Can you please describe your art practice:
My practice is rooted in painting, and the immense exciting historical luggage that comes with it. However it diverges in a broad sense into the ready-made of physical, such as: found supports, display strategies, building materials, industrial processes, and the digital, such as: stock imagery and easy-to-use web-based 3D modelling. I find there is a pleasure and surprises that come out of manipulating and combining materials, tools and digital experiences, interfaces and images.
What are you currently working on?
I’m currently fine tuning my piece for the degree show, which is a collection of 12 animals that are loosely inspired by the Chinese zodiac, my cat and partner’s dog, and figure painting influenced by Picasso’s sculptures that I saw at an exhibition in Brussels. I’ve been extensively using a transferring technique to create these animals with human features. This technique allowed me to reconcile my interest in painting and the overly polished digital glossy experience with a low-fi edge. This body of work pushed me to evaluate how far I can go from the original intent, that first sketch, how much information I can lose along the way. I read somewhere that in the age of information what we forget, and not what we remember, is what makes us human.
How has studying at Camberwell informed or influenced your art practice?
Peers and tutors played an essential role in the development of my practice. The discussions always leave me with at least one sentence, one hook that I hang on, that helps me understand and narrow down and expand my practice.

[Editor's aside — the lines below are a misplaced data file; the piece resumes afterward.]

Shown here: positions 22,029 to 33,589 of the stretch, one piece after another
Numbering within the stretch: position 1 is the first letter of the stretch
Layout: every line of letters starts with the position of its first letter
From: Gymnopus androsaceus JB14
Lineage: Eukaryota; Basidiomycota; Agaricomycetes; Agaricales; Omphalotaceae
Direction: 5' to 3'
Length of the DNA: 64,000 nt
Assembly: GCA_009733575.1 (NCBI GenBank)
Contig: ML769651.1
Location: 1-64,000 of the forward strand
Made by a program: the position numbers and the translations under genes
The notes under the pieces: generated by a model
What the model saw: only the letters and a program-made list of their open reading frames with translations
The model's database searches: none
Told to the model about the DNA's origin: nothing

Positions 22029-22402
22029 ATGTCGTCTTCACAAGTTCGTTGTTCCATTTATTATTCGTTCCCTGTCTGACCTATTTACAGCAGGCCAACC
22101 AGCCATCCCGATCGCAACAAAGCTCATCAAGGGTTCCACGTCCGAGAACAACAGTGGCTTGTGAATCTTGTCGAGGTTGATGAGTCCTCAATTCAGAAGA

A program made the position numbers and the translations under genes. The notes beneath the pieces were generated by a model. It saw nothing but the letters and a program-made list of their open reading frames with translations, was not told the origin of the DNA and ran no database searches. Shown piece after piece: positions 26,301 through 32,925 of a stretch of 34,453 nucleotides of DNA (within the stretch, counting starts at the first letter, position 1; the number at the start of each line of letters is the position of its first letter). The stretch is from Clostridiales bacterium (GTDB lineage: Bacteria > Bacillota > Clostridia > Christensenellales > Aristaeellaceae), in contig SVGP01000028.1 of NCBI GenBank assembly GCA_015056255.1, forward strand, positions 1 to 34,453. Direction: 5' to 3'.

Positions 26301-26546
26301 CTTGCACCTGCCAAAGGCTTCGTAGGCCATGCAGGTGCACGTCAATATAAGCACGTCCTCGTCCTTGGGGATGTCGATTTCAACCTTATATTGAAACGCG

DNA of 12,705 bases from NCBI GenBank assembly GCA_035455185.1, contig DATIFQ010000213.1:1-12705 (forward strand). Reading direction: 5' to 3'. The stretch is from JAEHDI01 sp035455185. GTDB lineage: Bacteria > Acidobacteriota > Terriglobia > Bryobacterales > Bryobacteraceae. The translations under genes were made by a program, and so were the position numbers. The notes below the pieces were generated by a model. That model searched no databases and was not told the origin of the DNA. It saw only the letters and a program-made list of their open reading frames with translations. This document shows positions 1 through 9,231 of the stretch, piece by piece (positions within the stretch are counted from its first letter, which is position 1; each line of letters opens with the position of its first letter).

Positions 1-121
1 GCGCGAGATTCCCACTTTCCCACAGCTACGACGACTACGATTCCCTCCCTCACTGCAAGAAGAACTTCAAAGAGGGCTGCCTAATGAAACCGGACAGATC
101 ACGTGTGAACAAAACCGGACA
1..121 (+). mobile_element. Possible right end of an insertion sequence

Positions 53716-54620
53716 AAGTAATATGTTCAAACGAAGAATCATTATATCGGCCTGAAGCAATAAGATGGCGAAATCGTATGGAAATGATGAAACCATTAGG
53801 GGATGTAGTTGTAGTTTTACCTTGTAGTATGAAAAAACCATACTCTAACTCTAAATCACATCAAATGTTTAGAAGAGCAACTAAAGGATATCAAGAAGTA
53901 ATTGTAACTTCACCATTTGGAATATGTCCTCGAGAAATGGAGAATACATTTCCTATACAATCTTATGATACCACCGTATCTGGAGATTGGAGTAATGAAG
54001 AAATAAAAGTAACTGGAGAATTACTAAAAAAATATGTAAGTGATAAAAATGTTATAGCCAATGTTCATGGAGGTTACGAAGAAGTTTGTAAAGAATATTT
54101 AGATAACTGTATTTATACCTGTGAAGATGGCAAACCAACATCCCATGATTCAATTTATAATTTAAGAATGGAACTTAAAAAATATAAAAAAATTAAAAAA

What are you future plans?
I think the plan is to find a sustainable way to continue doing art, hopefully get more residencies, find a space to work in, show art.
Have you had any highlights while studying at Camberwell?
Myself and my peers did a few self-organised shows which we were quite proud of, and a group show at Assembly Point gallery, which definitely was a step up for us as far as art spaces go.
Where is your favourite place in Camberwell/Peckham?
My studio and the little van next to Peckham Rye station that sells the best falafel and halloumi wraps in the world. Peckham has an amazing vibe to it in general.
Do you have an artist influence?
I really enjoy the Egyptian, Assyrian and Mexican rooms at the British Museum, they blow my mind every time I go there. The V&A has a very interesting space dedicated to Chinese culture, we have so much to learn from different places and cultures. Also Rachel MacLean’s WOT U 🙂 ABOUT? at Tate Britian blew my mind, it’s still very fresh, but it will probably seep into my work soon. I also keep coming back to Pablo Picasso, Kazimir Malevich and Neo Rauch.
Can you recommend an exhibition must-see?
I personally really want to see Hokusai: Beyond the Great Wave at the British Museum. Otherwise some of the paintings in Queer British Art show at Tate Britain really make it worth a visit, particularly Edward Burra’s work.
And finally, do you have any advice to students looking to start (your course) at Camberwell?
Be present, enjoy your space and your peers and tutors company, do the workshops, go to the talks, try new things that make sense to you and push you to use different methods and facilities.
Victor and the 3rd Year Painting students will be displaying at 45-65 Peckham Road during the Summer Shows 17, 19-24 June.
Apply now: Griffin Art Prize 2017